The Arrogance of Three Sides of the Same Coin
I arrived in Bangkok in the afternoon and after clearing customs, I made my way to the greeting hall. Even more than fifty feet away in a large room with hundreds of similar looking people, at least to my western eyes, I could see her wide smile and waving hand. When I came close to her, I stayed a respectful distance from her, knowing the custom against intimate touching in public. Our love, or lust, would be our secret from prying eyes. We would have a wonderful reunion in a wonderful hotel; short-lived, as we had to be up early to catch an early morning flight to Koh Samui. There we would spend three blissful days together; afternoons on the beach getting served by the many food and drink vendors, then good times in the bars and restaurants at nights. All the time avoiding the usual farang venues as my darling liked the more personal Thai places, as I did. After that, we flew back to Don Muang airport and then boarded a short flight on a large plane to Udon Thani, the largest close city to her family’s home. There, I was spoilt by fawning sisters and cousins constantly offering beers and Isaan spiced food. Most days were spent exploring the Thai places of interest in the area; a sacred temple, a small city on the Mekong with a fabulous restaurant overlooking the river, and shopping in small markets where I was not just the only farang, but the only farang in years who had ever visited. Nights were spent with her non-English speaking uncles and older male cousins drinking beer and laughing under the starlit night as I waited in anticipation for when my darling would beckon me to bed. I wished it would never end, but of course it had to, as I had to return to my life and business in Farangland.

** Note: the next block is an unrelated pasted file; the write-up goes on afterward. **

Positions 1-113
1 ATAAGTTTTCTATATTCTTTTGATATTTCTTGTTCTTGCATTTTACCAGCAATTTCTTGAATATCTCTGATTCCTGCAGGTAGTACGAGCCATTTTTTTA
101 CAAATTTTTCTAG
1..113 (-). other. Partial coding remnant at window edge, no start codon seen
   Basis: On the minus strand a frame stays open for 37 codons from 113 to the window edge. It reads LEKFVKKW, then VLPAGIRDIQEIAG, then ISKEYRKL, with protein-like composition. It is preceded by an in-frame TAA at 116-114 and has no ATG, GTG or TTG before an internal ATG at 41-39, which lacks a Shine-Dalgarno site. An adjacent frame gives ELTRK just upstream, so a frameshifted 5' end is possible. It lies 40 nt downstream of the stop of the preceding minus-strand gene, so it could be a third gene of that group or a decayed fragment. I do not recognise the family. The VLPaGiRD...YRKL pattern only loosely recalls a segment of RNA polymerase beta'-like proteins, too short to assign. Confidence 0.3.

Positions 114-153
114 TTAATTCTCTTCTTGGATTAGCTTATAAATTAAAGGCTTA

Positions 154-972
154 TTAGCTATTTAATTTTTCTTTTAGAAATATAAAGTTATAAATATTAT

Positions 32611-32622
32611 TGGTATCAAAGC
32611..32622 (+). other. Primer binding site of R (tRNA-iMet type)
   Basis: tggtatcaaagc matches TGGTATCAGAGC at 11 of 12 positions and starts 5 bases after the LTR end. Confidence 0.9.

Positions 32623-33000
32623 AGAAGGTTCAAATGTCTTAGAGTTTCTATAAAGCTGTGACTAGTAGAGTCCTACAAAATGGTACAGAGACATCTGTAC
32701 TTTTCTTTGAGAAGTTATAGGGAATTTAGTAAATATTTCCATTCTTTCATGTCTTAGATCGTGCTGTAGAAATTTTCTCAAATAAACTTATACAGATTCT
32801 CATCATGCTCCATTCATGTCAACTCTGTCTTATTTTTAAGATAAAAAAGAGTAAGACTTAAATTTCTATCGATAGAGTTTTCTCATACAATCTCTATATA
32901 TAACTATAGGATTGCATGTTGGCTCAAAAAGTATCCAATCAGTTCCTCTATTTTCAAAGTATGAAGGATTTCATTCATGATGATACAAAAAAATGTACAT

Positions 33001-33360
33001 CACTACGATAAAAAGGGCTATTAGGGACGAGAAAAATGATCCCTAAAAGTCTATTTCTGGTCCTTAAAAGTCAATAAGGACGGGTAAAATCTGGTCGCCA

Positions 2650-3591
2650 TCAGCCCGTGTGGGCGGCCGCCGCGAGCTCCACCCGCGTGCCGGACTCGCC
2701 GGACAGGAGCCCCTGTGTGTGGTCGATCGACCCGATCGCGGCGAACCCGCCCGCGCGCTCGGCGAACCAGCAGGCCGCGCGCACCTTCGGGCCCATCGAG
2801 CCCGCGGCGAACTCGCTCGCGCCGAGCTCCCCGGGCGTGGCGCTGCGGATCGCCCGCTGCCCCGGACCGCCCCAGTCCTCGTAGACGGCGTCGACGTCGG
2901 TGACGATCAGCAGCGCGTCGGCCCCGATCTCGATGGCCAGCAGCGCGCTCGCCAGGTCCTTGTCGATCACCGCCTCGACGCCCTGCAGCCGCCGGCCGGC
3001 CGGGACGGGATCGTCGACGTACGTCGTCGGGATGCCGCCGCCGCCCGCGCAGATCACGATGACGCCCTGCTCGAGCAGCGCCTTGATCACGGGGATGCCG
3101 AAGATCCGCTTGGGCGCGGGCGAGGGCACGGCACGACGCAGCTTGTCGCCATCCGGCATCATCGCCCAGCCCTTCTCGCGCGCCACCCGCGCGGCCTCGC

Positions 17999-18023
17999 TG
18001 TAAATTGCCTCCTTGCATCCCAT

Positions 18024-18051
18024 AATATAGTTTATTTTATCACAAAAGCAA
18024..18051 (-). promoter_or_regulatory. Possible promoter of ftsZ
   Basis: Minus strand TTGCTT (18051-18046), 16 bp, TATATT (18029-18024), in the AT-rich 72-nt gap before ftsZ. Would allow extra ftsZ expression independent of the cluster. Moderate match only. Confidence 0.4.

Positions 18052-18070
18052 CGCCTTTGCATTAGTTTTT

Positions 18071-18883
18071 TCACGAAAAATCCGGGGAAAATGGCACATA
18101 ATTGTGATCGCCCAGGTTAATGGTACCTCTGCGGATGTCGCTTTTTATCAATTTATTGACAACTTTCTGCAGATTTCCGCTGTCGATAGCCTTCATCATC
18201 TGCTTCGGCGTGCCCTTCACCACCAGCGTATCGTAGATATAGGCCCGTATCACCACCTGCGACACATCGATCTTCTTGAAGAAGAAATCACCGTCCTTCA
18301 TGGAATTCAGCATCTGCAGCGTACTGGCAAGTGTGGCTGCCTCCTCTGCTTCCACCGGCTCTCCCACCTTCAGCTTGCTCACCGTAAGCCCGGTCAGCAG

This trip, I would be visiting my sister in Phoenix on my way home. I love my sister and her family very much. She understands why I take these trips, calling them the expression of my wanderlust that she has seen in me since we were young. But there was an awful twist to this; in my two day visit with her, I had been invited to a party of her friends and neighbors. As I met my sister at the airport, I was already dreading the party that would happen that night. How do you explain these kinds of experiences to people like them? I tried to come up with some sort of weird symptom of an unheard of tropical disease but my jet-lagged mind failed me. I was stuck and resigned myself to my fate.
The venue of the party was usual; someone’s wonderfully big house with lots of wonderfully white, well dressed people. When we walked in, the first floor was already crowded with people. We made our way to the kitchen where we grabbed some food from a buffet. I stood there eating my food and listening to the conversations all around me. American politics, American football, local school gossip, and how little son deserved to be on the first team were subjects that immediately filled my ear. I quickly calculated how long I would have to stay using the excuse of jetlag to leave early. After we ate, my sister pulled at my arm and started to introduce me to her friends as her brother who had just returned from a long trip to Thailand. Crap! I thought, this was the last thing I wanted. Now I would be here all night. The man in front of me said that he had been to Taiwan once but didn’t like it. Oh god.
As the man in front droned on, I was standing next to another man who I noticed seemed to have a strange angle to his foot. I started to stare at it a little when he turned to face me. “Hi, I’m Bob and I see you’ve noticed my foot.”